Wednesday, August 29, 2012

Tuesday, August 28, 2012

Algernon Charles Swinburne



And here we have Volumes X through XX
of The Complete Works of Algernon Charles Swinburne,
as published in 1925, 1926, and 1927
in the Bonchurch Edition,
limited to 780 sets,
of which 750
were for
sale

.







The Life of Algernon Charles Swinburne


A Bibliography in Prose and Verse of Algernon Charles Swinburne

“literary forgeries and stolen documents” — that rascal.


Wednesday, August 22, 2012

One year ago today, we gave you



The White Mountain woman and her homemade ice cream.
The hummingbirds in Uncle Leo’s mustache.
The wise old oaks at Shepherd’s Point.
Apples, crows, and pancakes.
A dream about George.
A man and his son.
A life undone.
And Mary.

All

in




A Listening Thing

Tenth Anniversary
Authorized Print Edition


Paperback Original
232 pages, $18.00

[Front cover: click to enlarge]


And now, to celebrate, for one week only,
Cosmopsis Books is again offering this beautiful edition
at the special price of $14.00, plus shipping.

To order from anywhere in the world, click here
or on one of the Cosmopsis Books links in this entry.
For more about the book, click on the back cover image below.
For comments and reviews, click here.




[Back cover: click to enlarge]



~ Note ~

At this time I’d like to thank, once again, each and every one of you
who has welcomed A Listening Thing into your home.

It’s my belief that a book lives and grows (or wilts and dies) one reader at a time.
What does the future hold for Stephen Monroe? No one really knows,
but if we were to ask him, he’d probably say that the answer
is most readily found in the mirror.

In the interim, I point to the reviews and comments
his urgent acerbic-poetic narration has received,
and which are highlighted on my website.

To those new to the book who are courageous enough to take the plunge,
I say welcome.


Tuesday, August 14, 2012

Heroines of Fiction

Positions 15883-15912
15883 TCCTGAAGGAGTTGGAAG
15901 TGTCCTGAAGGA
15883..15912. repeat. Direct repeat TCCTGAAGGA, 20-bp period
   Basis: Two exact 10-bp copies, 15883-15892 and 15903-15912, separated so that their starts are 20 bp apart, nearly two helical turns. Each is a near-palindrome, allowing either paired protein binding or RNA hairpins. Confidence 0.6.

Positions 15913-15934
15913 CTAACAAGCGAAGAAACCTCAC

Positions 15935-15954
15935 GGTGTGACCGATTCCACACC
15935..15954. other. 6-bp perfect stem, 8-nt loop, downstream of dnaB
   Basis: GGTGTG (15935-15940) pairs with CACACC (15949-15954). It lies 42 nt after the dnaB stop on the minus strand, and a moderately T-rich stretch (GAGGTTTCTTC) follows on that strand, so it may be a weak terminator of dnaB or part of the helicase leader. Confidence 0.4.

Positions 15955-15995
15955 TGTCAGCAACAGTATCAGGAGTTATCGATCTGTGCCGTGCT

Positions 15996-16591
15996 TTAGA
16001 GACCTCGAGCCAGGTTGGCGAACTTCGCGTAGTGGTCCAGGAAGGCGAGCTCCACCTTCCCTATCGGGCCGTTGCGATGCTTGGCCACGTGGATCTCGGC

The feeling of my fingers on the keys, prior to any distinct or identifiable thought, is enough to set writing in motion. The sense of touch and the urge to create are natural companions. I feel it now, and I feel it when I take up, hold, and examine these old worn volumes.





















Heroines of Fiction

First Edition, Illustrated, In Two Volumes

Harper & Brothers Publishers

1901


Saturday, August 11, 2012

Book Spine Poetry



Stone cottage — identity in crisis along the riverrun


by James Longenbach

by Alan Durant

by Richard Ellmann


In all likelihood, if not for friend and fellow blogger Jonathan Chant, I wouldn’t have seen this notice for the book spine poetry contest being held on LibraryThing. The idea is to create a poem using book spines. Since most of my books are old worn hardcovers (a form of poetry in and of itself), I thought I’d have a hard time coming up with an entry. But, as it so happens, there’s a stack of books slightly behind my desk and to my left, at about half an arm’s length, many with dust jackets. It took only five seconds or so to identify the “poem” above. All three books are part of a much larger gift of books (173 in all!) from another friend and fellow blogger, Gerry Boyd. All I have to do now is read them.


Tuesday, August 7, 2012

The One True Art


I love so much what I do that it has quite nearly been my undoing. In fact, I might already be undone and not know it. I call this hopeful state my apprenticeship — that prolonged period during which my foolish plans have been dashed justifiably against the rocks, leaving me shaggy and unemployable, too young to retire, too old to care or know better, and full of daring and vinegar and a healthy stock of four-letter words. Since this period began when I was about fifteen, that means I’ve been flailing now for more than forty-one years. Should I live on, who knows what the future will bring. More writing? That seems likely. Fame, money, or even a measure of financial security? I haven’t the slightest idea. I have only ever worked for an honest living — nothing else concerns me. The notion that I might be an artist, as distinguished from other walks of life, is enticing but ultimately useless to me. I’ve said it before and I’ll say it again: Living is the one true art. The greatest contribution we can make is to better know ourselves. What we do as a result will inevitably be art, because it will spring from life’s very urge to create and rejoice in itself — the entire movement and consummation of which, is love.


Thursday, August 2, 2012